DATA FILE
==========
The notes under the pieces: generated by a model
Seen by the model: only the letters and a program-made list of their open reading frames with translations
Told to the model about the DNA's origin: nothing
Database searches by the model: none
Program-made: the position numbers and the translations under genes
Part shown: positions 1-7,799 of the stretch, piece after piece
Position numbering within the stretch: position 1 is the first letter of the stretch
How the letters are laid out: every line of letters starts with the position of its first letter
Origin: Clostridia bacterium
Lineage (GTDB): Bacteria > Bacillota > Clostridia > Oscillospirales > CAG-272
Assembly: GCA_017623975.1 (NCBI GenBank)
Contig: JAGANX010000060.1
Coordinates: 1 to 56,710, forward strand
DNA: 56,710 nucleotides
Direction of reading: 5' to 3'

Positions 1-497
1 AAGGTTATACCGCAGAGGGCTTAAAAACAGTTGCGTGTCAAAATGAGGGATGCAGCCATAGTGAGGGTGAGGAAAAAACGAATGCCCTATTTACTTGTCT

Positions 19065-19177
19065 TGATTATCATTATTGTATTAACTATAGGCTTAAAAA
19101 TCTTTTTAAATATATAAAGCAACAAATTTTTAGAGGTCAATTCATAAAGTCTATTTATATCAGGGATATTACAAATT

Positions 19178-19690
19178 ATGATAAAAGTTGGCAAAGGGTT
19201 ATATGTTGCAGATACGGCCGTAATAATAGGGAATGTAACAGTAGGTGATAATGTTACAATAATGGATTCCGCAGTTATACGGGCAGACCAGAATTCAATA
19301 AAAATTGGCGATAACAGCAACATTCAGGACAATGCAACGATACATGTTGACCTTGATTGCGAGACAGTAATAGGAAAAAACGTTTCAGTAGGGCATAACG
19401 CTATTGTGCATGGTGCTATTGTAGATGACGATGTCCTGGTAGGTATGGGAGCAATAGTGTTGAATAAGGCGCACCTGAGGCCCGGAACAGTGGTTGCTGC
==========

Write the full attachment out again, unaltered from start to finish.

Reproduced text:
The notes under the pieces: generated by a model
Seen by the model: only the letters and a program-made list of their open reading frames with translations
Told to the model about the DNA's origin: nothing
Database searches by the model: none
Program-made: the position numbers and the translations under genes
Part shown: positions 1-7,799 of the stretch, piece after piece
Position numbering within the stretch: position 1 is the first letter of the stretch
How the letters are laid out: every line of letters starts with the position of its first letter
Origin: Clostridia bacterium
Lineage (GTDB): Bacteria > Bacillota > Clostridia > Oscillospirales > CAG-272
Assembly: GCA_017623975.1 (NCBI GenBank)
Contig: JAGANX010000060.1
Coordinates: 1 to 56,710, forward strand
DNA: 56,710 nucleotides
Direction of reading: 5' to 3'

Positions 1-497
1 AAGGTTATACCGCAGAGGGCTTAAAAACAGTTGCGTGTCAAAATGAGGGATGCAGCCATAGTGAGGGTGAGGAAAAAACGAATGCCCTATTTACTTGTCT

Positions 19065-19177
19065 TGATTATCATTATTGTATTAACTATAGGCTTAAAAA
19101 TCTTTTTAAATATATAAAGCAACAAATTTTTAGAGGTCAATTCATAAAGTCTATTTATATCAGGGATATTACAAATT

Positions 19178-19690
19178 ATGATAAAAGTTGGCAAAGGGTT
19201 ATATGTTGCAGATACGGCCGTAATAATAGGGAATGTAACAGTAGGTGATAATGTTACAATAATGGATTCCGCAGTTATACGGGCAGACCAGAATTCAATA
19301 AAAATTGGCGATAACAGCAACATTCAGGACAATGCAACGATACATGTTGACCTTGATTGCGAGACAGTAATAGGAAAAAACGTTTCAGTAGGGCATAACG
19401 CTATTGTGCATGGTGCTATTGTAGATGACGATGTCCTGGTAGGTATGGGAGCAATAGTGTTGAATAAGGCGCACCTGAGGCCCGGAACAGTGGTTGCTGC